How’s that for a creatively titled post?
You guys, I’m getting burned out on horrible sexist shit. I’m hitting that place where I start ignoring stories and skipping headlines. You know the feeling, right? It’s that one that crushes you when eight people send you a Rolling Stone story called “The Rape of Petty Officer Blumer” and the title alone makes you want to punch walls and yet you can’t bear to click the link. It’s the feeling that you can’t possible roll your eyes any further into the back of your head when you see stories like this, where a woman is allegedly fired because she had premarital sex and then the job is offered to her boyfriend aka the father of her child aka the other person that had premarital sex aka OMG THE WORLD IS CRAZY.
So. I do not want to talk about these things right now. Instead I want to talk about snow, because it is lovely. It is especially lovely when you are on your couch and you just bought hot chocolate and all of the makings for chili and cornbread for later and you are warm and the world is quiet.
It is also lovely when you’re out in it and it’s the middle of the afternoon and you’re wearing “trudging boots” and so many layers that you’re sweating even though the tip of your nose is feels like it’s not even a part of your body anymore and you can’t see because the flakes have caked up on your eyelashes.
A few weeks ago, I read an essay in The Paris Review about Chicago and winter. I’m in my seventh year here, and like any good Chicagoan I have come to the conclusion that winter is not that bad if you own the right outerwear and only weak-ass Californians can’t handle it. You just hunch up, wrapping your shoulder blades around your back like an extra blanket, create no space between your scarf and your hat, wedge your hands into your pockets, squeeze every muscle of your body, and then plow on. What’s so hard about that? As for the mental component, in November it’s a novelty, in December it’s romantic what with the holidays and all, in January we’re recovering from the holidays and getting into the swing of the new year. February is by all accounts the worst of it, but if you can survive it (and it is a short month) then there’s March and we’re almost done! By April, we’re willing to consider 48 degrees t-shirt weather, and the first day it nears 60, you’ll find folks rolling out towels at the beach and beaming at each other like loons. You just have to pace yourself.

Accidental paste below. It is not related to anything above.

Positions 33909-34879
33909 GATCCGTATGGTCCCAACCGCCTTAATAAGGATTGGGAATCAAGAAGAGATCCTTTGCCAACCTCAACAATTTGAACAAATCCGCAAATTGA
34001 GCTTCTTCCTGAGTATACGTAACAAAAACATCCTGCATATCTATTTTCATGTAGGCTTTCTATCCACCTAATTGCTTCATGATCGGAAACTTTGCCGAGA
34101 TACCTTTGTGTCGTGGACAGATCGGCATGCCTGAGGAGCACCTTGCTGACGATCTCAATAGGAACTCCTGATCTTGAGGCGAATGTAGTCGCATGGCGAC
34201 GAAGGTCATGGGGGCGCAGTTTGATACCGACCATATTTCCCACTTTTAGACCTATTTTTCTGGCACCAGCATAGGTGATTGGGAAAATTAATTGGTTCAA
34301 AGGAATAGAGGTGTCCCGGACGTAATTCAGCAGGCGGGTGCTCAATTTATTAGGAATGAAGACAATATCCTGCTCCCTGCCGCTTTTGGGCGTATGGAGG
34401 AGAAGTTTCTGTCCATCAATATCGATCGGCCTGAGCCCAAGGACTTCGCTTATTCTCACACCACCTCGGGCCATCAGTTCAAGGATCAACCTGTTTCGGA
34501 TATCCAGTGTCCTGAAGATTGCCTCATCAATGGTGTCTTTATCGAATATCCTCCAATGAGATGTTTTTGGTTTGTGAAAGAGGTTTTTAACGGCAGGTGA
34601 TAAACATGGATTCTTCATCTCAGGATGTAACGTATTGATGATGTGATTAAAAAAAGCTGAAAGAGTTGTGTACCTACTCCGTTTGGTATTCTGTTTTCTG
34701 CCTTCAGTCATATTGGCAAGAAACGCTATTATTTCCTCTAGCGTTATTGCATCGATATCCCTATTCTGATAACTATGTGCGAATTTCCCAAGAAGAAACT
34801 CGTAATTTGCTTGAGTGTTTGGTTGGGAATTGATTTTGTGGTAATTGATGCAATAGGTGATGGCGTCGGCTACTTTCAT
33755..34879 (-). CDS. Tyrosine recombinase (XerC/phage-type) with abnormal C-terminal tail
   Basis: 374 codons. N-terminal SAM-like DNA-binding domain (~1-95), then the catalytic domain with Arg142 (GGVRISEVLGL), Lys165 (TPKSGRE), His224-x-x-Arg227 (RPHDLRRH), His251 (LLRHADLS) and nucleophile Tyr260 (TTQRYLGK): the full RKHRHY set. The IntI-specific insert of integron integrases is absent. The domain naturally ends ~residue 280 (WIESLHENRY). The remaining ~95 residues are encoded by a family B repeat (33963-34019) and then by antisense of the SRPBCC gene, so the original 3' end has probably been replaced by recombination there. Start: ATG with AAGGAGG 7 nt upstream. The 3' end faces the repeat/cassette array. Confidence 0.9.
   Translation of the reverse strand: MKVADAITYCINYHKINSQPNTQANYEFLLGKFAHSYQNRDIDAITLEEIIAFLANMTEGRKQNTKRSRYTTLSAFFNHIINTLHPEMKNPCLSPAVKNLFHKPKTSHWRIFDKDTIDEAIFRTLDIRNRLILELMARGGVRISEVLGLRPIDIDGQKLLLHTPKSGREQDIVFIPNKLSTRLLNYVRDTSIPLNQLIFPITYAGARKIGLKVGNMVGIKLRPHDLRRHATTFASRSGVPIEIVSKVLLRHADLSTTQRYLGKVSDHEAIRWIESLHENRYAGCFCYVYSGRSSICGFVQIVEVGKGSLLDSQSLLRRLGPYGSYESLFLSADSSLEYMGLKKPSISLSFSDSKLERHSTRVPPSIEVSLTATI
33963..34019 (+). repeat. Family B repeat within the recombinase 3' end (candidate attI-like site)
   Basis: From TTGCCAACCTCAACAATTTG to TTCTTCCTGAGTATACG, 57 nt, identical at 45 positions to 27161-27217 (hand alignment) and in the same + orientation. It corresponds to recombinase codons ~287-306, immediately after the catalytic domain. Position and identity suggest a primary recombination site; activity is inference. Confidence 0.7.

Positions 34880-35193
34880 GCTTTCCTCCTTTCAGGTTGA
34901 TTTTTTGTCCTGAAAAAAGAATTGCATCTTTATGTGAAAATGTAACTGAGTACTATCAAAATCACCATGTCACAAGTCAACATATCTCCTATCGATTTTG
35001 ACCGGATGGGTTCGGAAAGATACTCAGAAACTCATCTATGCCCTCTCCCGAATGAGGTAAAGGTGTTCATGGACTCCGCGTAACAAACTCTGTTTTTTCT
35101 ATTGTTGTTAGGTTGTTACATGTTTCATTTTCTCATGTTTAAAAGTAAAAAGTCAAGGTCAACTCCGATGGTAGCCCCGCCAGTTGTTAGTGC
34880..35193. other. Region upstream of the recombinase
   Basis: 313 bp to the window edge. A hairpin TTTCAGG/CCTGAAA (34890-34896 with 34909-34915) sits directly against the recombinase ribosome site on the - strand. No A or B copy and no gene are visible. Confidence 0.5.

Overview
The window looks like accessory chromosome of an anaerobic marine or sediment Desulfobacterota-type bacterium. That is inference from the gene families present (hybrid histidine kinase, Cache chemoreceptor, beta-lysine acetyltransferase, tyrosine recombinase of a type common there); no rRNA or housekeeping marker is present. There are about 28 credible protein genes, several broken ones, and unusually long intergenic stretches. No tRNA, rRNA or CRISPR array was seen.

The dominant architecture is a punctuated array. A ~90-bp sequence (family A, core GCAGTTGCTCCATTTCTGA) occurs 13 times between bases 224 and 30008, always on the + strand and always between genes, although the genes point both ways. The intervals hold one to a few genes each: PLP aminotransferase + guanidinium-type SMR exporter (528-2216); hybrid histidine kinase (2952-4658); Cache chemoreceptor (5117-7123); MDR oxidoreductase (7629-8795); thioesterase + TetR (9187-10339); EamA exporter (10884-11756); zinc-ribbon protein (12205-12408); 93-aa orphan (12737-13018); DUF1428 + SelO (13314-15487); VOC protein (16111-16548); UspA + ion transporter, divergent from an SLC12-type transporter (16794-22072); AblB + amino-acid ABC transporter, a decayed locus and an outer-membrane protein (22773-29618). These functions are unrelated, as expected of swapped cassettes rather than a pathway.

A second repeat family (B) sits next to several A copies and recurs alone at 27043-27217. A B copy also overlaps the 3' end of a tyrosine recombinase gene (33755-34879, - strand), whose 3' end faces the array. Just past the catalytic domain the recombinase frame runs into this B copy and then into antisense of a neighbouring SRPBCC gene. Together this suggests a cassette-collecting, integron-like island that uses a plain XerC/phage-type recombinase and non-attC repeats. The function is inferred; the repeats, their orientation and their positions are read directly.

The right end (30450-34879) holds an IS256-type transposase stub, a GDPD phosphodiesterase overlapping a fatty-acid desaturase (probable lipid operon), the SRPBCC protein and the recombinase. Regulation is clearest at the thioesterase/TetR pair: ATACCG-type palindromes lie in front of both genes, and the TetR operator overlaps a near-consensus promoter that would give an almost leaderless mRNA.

This was the part of the essay I liked the most:
On the first day it got below ten, I wore ski pants to the office. I thought it was an event. Like I was a nine-year-old on a snow day. But when it didn’t get above ten for the next eight days, I realized that my new hometown demanded something more of me than heavy apparel. It demanded a kind of physical and emotional rewiring. I think maybe this is the first winter where that emotional rewiring feels complete. I’ve learned to lament warm winters. I’ve learned to fear the apocalypse if it breaks forty. I’ve learned to scoff at New York blizzards.
The fact is that most of the people in this world will never know what the weather in February here feels like. We own that here. We’re proud of it. It’s what seems to set us apart. And every year there comes one morning when I realize the coldest part of the winter is behind us. And it’s as though one of the things that makes Chicago truly hearty, special, different is behind us.
So today I went for a walk in the snow, and it was beautiful and brisk and refreshing. I ran my errands, I smiled at strangers, and nodded at the kind folks shoveling a whole block’s worth of sidewalk. They know what I know, that we’re on our way out of the tunnel and the deepest, darkest parts are behinds us. The emotional rewiring is complete.
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